Investors are harsher on companies that don’t deliver after Disney and other entertainment giants report upbeat results

Netflix Inc. stock jumped last month after it reported big subscriber gains and raised prices. Paramount Global’s results beat expectations last week, sending shares of the streaming and entertainment giant on their best gains in nearly a year, and Roku Inc. also offered optimistic predictions.

As Walt Disney Co., Warner Bros. As Discovery Inc., Lions Gate Entertainment Corp., and AMC Entertainment Holdings Inc. report results, we’ll learn whether the entertainment industry is making investors happy again, even if viewers aren’t.

They will report as the streaming industry consolidates under investor pressure to turn a better profit and platforms charge more to watch and cram in more advertisements.

As streaming becomes more prevalent, cable TV providers and movie theaters are also looking for solutions. Despite Hollywood’s writers’ return to work following a strike that shut down production, its actors are still on strike over AI usage to portray actors, streaming payments, and other issues.

During Disney’s earnings report on Wednesday, there will be questions about losses at Disney+, its plan to take over the streaming platform Hulu and speculation over which of its large media properties might be sold, efforts to cut billions of dollars in costs, and efforts to stamp out streaming-account sharing. ESPN, which Disney has been relying on for years, is estimated to be worth $24 billion by BofA analysts. Meanwhile, activist investor Nelson Peltz has been angling for seats on Disney’s board, and its battle with Florida Gov. Ron DeSantis continues.

Meanwhile, Warner Bros. This is the day that Discovery — the parent company of Max streaming service, Warner Bros. Studios, Discovery Channel, CNN, and other channels — reports on Wednesday, as it tries to turn its intellectual property assets into franchise movies. AMC, a meme-stock theater chain, also reports Wednesday after Cinemark Holdings Inc. reported positive results.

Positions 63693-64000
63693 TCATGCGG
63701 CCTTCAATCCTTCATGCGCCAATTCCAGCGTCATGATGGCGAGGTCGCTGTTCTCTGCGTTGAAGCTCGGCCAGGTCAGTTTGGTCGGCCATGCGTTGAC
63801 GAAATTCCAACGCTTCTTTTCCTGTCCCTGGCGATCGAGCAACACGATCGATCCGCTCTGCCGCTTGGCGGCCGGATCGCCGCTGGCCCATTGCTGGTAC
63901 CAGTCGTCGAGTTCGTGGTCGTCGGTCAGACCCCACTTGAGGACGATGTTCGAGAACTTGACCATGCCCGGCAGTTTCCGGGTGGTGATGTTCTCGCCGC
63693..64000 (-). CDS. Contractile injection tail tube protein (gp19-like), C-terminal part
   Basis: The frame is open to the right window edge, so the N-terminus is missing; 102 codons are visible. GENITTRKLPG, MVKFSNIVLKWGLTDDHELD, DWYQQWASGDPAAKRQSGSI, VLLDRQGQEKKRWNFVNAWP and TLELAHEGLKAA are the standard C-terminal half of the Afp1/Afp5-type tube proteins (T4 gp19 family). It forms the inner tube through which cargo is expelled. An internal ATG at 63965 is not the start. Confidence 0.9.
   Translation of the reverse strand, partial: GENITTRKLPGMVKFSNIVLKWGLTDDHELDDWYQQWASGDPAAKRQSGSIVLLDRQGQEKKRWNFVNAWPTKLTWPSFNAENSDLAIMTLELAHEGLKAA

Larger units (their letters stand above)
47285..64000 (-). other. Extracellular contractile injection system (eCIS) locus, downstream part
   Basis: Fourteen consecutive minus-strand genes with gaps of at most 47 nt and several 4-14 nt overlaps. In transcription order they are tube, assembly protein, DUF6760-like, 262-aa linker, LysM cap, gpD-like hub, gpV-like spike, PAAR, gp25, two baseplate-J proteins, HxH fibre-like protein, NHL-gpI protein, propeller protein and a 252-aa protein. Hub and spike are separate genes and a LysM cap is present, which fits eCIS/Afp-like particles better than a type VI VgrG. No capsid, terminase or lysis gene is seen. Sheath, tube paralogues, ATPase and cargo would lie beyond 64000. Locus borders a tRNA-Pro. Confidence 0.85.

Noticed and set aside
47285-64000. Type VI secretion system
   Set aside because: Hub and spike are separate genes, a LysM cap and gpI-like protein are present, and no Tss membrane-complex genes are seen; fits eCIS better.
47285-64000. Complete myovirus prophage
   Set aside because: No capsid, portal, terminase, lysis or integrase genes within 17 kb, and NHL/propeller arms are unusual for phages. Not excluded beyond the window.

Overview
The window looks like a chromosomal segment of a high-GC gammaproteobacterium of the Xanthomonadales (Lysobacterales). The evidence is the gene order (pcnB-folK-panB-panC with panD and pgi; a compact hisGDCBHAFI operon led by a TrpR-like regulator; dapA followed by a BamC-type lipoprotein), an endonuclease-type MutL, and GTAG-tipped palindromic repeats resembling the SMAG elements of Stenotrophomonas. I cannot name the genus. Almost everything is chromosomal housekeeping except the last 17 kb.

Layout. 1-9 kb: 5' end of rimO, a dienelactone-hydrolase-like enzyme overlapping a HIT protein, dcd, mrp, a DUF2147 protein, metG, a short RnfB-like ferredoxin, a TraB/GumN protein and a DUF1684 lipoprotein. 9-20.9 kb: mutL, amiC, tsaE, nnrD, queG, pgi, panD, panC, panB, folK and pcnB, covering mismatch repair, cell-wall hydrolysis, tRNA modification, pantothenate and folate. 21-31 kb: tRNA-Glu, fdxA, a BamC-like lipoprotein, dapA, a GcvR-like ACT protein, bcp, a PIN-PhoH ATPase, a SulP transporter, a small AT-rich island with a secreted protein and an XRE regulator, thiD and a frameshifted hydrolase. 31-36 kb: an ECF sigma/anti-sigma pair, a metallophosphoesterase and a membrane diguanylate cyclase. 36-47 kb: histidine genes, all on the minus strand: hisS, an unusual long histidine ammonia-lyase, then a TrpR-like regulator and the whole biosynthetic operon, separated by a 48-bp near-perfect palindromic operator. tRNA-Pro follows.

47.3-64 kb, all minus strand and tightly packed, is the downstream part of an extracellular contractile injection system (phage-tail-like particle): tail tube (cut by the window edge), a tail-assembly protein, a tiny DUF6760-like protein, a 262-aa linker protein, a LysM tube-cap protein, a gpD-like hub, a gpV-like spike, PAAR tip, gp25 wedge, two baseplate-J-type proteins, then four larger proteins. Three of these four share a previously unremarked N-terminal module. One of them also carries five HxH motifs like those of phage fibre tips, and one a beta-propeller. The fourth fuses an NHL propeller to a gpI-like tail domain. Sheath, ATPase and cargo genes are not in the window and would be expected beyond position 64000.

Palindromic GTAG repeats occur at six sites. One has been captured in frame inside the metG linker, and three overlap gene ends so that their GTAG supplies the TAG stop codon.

While both “Barbie” and “Oppenheimer” were original films, analysts predict sequels and remakes will continue to saturate theater chains in coming months.

Ultimately, the pressure to boost profits will affect what TV shows and films are made, and what viewers actually watch. According to a FactSet report on Friday, investors have been less kind to companies whose results have missed Wall Street’s expectations.

According to that report, stocks of companies whose earnings missed expectations have dropped by an average of 5.2% in the two days before and two days after publication during the third-quarter earnings season. Assuming that figure holds, it would be the biggest negative reaction to an earnings miss since the second quarter of 2011.

Earnings for this week

In the coming week, 55 S&P 500 companies will report quarterly results, including one from the Dow.

There are concerns about EV demand at Rivian Automotive Inc. Madison Square Garden Entertainment Corp.’s results will shed more light on people’s appetite for live entertainment following Live Nation Entertainment Inc.’s blowout quarterly results last week. Digital marketing platform Klaviyo Inc. and fast-casual chain Cava Group Inc. – both recent IPOS – will provide a deeper look at digital advertising budgets and a competitive restaurant environment, respectively.

During the week, The New York Times Co. also reports. Planet Fitness Inc., eBay Inc., and Take-Two Interactive Software Inc.

Put this call on your calendar

Security drama: Cyberattacks are becoming more severe, and customers are feeling the effects more acutely. Against that backdrop, MGM Resorts International will report quarterly results on Wednesday, following a cyberattack that knocked out some of its systems. Approximately $100 million would be spent on the attack, which MGM disclosed in September.

According to the company, most of the impact of that attack – which disrupted hotel bookings and forced hotels to operate manually – was contained to September. Last week, the SEC accused SolarWinds Corp. of not disclosing its purported cybersecurity vulnerabilities, potentially leaving other companies concerned about their own vulnerability.

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